low pass filter help

Discussion in 'Homework Help' started by hunterage2000, May 1, 2012.

  1. hunterage2000

    Thread Starter Active Member

    May 2, 2010
    400
    0
    Hi,

    Say you have a rectified AC voltage and wanted to smooth it out to convert to a current, for a low pass filter, would I make its frequency as low as possible to make the signal as straight as possible.
     
  2. WBahn

    Moderator

    Mar 31, 2012
    17,743
    4,795
    What do you mean by, "smooth it out to convert to a current"?

    How low you make the cutoff frequency is a balancing act between residual ripple in the waveform and how responsive it is. If you used a filter with a time constant of a week, you will not have much ripple, but it will take several weeks before your nice smooth output gets to the value you are expecting.
     
  3. hunterage2000

    Thread Starter Active Member

    May 2, 2010
    400
    0
    smooth it out so it resembles a DC voltage with as little ripple as possible but not having a high settling time, ideally. then use a voltage to current converter to provide a 4 to 20mA linear output.
     
  4. t_n_k

    AAC Fanatic!

    Mar 6, 2009
    5,448
    782
    The answer is clear - you have to set down the specification first and then attempt to design to the specification. Until then it's entirely speculative.
     
  5. crutschow

    Expert

    Mar 14, 2008
    13,011
    3,233
    Normally a rectified voltage is smoothed and stabilized with a regulator such as the LM317.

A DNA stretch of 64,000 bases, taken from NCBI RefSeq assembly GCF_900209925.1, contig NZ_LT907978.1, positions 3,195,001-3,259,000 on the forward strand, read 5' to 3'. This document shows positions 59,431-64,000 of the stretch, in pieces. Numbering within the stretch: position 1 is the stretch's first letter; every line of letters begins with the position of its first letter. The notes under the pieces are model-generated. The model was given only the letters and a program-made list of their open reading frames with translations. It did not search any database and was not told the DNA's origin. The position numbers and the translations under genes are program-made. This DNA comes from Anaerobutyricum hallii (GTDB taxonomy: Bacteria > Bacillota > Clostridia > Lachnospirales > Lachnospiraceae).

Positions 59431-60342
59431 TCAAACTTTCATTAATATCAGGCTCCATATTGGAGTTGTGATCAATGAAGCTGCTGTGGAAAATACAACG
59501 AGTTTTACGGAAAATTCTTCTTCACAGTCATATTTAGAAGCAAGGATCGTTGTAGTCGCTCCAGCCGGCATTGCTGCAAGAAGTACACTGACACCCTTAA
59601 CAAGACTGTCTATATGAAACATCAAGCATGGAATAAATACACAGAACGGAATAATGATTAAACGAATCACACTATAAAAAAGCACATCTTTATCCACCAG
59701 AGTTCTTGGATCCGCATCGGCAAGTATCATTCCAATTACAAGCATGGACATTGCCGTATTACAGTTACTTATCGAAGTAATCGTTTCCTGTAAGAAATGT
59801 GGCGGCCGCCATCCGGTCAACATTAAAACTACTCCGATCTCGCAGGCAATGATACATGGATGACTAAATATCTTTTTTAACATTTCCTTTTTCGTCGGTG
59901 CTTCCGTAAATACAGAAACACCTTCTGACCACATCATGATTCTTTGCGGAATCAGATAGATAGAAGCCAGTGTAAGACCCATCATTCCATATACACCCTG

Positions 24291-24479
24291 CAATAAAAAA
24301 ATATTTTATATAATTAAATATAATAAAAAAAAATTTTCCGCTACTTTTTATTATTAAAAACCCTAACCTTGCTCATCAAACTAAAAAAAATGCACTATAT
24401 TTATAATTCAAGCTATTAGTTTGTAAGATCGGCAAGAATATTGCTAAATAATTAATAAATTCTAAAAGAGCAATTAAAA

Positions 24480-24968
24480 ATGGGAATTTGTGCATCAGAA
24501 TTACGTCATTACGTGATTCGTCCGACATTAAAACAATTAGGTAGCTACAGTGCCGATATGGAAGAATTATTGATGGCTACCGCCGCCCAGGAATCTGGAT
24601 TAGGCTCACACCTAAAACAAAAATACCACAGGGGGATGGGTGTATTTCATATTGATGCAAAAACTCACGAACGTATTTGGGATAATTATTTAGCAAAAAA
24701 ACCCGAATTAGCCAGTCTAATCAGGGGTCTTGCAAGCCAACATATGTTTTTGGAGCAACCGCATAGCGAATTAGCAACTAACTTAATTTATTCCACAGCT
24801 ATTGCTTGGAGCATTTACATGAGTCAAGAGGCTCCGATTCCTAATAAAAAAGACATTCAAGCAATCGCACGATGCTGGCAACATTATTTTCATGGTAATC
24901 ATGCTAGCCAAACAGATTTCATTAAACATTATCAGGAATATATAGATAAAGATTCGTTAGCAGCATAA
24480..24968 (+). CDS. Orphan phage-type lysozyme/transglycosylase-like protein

6. WBahn

    Moderator

    Mar 31, 2012
    17,743
    4,795
    It sounds like he is wanting to generate a signal that tells him what the magnitude of the AC voltage is, not to regulate it.

    If that is the case, hunterage2000, then you need to determine what constitutes "not having a high settling time", as well as how much ripple is too much ripple. If you have a better feeling for one than the other, then come up with a worst allowable spec for that one and then see if you can live with the other.
     
  7. crutschow

    Expert

    Mar 14, 2008
    13,011
    3,233
    Well, in Post #3 he also said he wants to use the smooth voltage to power a 4 to 20mA current output, so it seemed that a standard voltage regulator was appropriate.
     
  8. t_n_k

    AAC Fanatic!

    Mar 6, 2009
    5,448
    782
    Using a basic diode rectifier + low pass filter arrangement may not produce a satisfactory accuracy in relating the AC input (RMS?) value to the equivalent 4-20mA DC value. A precision rectifier in the signal processing chain may be in order - particularly with scaling low level AC voltage values to an equivalent DC mA value.

    Again it all comes back to the device specification which would include matters such as input voltage range, % accuracy, allowable ripple, measurement settling time and so forth.
     
  9. WBahn

    Moderator

    Mar 31, 2012
    17,743
    4,795
    Well, he didn't say he wanted to "power" something, he said that he then wanted to use a voltage to current converter to provide a linear output. So I can see how it could reasonably be interpreted either way.

    The bottom line is still the point that has already been made repeatedly: he needs to tell us what the goal is. If it is a homework problem or similar assignment, he needs to provide the details of what is being asked, preferably along with what type and level of course it for. If it is for a real project, then we need some idea of the goals and requirements in order to offer meaningful assistance.
     
Loading...